But where’s Thing 12 and 13? I hear you cry. Don’t worry, you’ll be treated to that soon! I’m just not sure my colleagues would take too kindly to me swearing and crying in equal turns as I try to work out both how to do a screencast and how to use Prezi. That particular punishment can wait until I’m home.
So some of the many Things I’ve missed are about metrics. I like the idea of altmetrics but that may just be due to the photo of a doughnut rather than anything else. LinkedIn tells me that 53 people have viewed a post I made about a blog post I did for made2measure; a materials blog. That’s both a flattering and slightly alarming statistic; alarming because of how many other people must be distracted by LinkedIn at work and how much is it starting to resemble Facebook (note to self; no posts about how rubbish Interstellar is and how appalling the science is, no matter how distracted I am at work).
One of the tasks associated with Thing 16 is comparing Web of Science, Scopus, Google Scholar and SciVal in terms of citations associated with a paper. Unfortunately SciVal is currently refusing to work for me (I say unfortunately, it’s almost 5.30/home time so it’s not that unfortunate. I have The Good Wife to watch). Here’s a small table comparing a paper I particularly enjoy on coating titanium wire with boron paint for wire arc additive manufacture in order to improve the mechanical properties.
|Controlling the microstructure and properties of wire arc additive manufactured Ti–6Al–4V with trace boron additions by M.J. Bermingham, D. Kent, H. Zhan, D.H. StJohn and M.S. Dargusch. (2015) Acta Materialia. 91. pp. 289–303|
|Source||Number of Citations|
|Web of Science||1|
Google Scholar and Scopus shows a 100% increase in the number of citations (this is what’s known as bad statistics) compared to Web of Science. I probably should have chosen a more well known, well cited paper but I like this one too much and would thoroughly recommend reading it for anyone who wants to know what wonderful developments are happening with WAAM.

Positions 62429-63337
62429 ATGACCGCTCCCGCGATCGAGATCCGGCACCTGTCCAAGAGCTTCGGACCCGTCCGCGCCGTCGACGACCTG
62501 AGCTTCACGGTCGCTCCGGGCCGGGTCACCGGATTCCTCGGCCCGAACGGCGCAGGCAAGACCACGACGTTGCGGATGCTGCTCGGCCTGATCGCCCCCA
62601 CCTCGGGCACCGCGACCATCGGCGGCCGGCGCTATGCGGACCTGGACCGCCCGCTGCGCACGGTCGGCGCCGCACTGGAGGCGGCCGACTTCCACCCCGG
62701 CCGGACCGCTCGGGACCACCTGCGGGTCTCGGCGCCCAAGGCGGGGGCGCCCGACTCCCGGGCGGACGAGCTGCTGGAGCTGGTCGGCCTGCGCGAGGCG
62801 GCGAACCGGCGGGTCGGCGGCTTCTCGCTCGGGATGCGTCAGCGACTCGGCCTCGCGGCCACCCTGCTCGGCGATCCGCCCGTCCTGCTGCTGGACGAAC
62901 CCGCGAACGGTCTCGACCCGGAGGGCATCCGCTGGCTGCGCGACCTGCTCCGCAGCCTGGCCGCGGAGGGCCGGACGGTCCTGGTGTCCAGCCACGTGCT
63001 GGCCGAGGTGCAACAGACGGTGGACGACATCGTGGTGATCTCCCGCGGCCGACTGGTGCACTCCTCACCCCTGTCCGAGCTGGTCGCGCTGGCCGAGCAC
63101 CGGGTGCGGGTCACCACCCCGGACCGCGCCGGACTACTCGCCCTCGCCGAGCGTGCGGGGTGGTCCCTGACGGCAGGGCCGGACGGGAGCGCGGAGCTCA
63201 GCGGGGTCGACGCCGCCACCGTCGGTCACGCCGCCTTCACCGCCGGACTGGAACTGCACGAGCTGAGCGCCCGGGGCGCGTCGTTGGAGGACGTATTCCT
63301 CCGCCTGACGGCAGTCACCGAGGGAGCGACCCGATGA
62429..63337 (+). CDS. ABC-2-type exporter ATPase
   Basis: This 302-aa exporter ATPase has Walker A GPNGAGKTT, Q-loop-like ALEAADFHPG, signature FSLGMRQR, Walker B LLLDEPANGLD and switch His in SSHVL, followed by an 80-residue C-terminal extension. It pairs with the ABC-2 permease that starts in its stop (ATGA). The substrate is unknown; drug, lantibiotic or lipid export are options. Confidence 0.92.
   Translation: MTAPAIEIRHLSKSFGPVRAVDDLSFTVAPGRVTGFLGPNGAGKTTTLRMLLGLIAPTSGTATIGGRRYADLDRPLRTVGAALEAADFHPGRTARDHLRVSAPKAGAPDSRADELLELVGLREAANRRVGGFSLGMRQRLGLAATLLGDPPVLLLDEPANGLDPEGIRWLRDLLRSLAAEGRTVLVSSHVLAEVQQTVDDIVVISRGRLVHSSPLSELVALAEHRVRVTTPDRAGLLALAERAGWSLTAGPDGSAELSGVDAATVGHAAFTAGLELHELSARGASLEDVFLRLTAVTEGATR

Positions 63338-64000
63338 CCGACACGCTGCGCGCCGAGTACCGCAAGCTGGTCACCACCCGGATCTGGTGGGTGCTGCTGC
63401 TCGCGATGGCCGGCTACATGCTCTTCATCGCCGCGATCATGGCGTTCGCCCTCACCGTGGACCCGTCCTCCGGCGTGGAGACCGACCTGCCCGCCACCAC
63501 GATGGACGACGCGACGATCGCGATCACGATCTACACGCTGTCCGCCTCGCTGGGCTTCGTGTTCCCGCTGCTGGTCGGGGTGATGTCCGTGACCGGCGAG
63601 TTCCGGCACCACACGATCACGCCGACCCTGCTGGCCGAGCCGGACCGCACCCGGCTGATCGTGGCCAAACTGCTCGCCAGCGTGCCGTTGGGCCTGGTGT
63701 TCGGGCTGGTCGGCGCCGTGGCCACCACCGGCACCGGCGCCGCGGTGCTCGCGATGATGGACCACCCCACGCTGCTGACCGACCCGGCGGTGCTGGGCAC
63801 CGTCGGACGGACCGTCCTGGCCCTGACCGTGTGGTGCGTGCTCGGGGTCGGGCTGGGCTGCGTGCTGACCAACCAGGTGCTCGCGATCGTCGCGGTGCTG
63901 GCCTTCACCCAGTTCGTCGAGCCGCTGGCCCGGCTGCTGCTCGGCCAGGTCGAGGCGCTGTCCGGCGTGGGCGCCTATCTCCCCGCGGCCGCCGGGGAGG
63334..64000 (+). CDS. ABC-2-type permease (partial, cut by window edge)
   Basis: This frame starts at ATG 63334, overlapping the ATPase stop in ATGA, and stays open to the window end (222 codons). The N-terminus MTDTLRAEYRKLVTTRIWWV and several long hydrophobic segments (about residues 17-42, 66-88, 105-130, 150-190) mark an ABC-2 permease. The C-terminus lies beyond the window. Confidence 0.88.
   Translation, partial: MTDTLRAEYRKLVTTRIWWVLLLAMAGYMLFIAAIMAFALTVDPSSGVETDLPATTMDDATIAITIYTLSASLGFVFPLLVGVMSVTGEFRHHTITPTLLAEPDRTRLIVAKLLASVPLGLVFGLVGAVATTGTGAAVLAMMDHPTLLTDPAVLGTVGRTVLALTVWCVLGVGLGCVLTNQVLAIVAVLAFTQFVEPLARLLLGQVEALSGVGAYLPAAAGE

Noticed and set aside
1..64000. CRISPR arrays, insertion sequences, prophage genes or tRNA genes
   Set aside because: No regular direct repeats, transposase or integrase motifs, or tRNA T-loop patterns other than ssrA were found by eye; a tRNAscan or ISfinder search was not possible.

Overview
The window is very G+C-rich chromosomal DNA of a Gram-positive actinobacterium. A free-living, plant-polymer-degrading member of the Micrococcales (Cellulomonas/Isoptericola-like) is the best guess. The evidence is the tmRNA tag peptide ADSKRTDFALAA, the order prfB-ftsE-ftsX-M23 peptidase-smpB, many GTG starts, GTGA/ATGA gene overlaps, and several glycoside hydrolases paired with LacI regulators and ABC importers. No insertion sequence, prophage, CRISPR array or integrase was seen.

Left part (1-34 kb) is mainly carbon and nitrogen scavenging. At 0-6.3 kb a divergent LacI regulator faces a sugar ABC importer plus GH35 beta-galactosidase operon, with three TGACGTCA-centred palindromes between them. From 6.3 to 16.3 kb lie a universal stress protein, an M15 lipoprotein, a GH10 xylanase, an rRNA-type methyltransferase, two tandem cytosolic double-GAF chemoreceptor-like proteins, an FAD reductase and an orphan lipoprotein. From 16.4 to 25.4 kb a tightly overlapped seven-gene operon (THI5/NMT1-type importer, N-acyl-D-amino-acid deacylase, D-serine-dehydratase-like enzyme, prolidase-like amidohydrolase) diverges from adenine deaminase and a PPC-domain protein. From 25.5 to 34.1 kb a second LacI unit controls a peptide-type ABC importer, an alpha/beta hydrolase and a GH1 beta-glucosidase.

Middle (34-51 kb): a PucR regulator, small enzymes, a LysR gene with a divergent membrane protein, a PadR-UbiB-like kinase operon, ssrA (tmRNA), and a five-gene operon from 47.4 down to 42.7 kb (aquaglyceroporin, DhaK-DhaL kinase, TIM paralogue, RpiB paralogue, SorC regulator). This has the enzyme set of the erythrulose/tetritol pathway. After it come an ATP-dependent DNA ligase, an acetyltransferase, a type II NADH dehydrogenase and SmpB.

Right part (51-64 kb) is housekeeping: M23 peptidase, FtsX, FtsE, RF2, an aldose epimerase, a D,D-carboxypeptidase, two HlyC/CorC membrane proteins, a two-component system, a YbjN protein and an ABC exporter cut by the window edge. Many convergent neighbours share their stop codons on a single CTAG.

From this exercise, I’ve learned that when I tell people how many citations my papers have got (although I do need to write a paper, get it proof read, correct said paper, repeat several times, send it off to the publishers, repeat previous process and eventually, hopefully get it published), I will use Google Scholar or Scopus for the bibliometrics. If I come across an Interstellar fan (someone who thinks that there are no gaping plot holes and claim I just don’t understand the physics of it – No, the only things I don’t understand are how Anne Hathaway’s make up and hair stays perfect in every scene despite the fact she’s meant to be in space and also that I paid money and wasted about two and a half hours of my life watching it ) and I need to write about how many times their paper has been cited, I’ll use the other one.
Here, have a photo from Flickr that I have no idea how to reference (along with blog posts) although I’ve tried (and that’s what’s important). It’s a pile of cups because (a) I am in desperate need of a cup of tea and (b) it represents how I’ve let the Things build up and if I leave it any longer, they’ll form a huge pile and fall over and cause a huge mess of shattered hopes and dreams for completing 23 Things and I won’t know how to go about fixing it. I always did hate metaphors.
Let’s have a cuppa. by nessguide on Flickr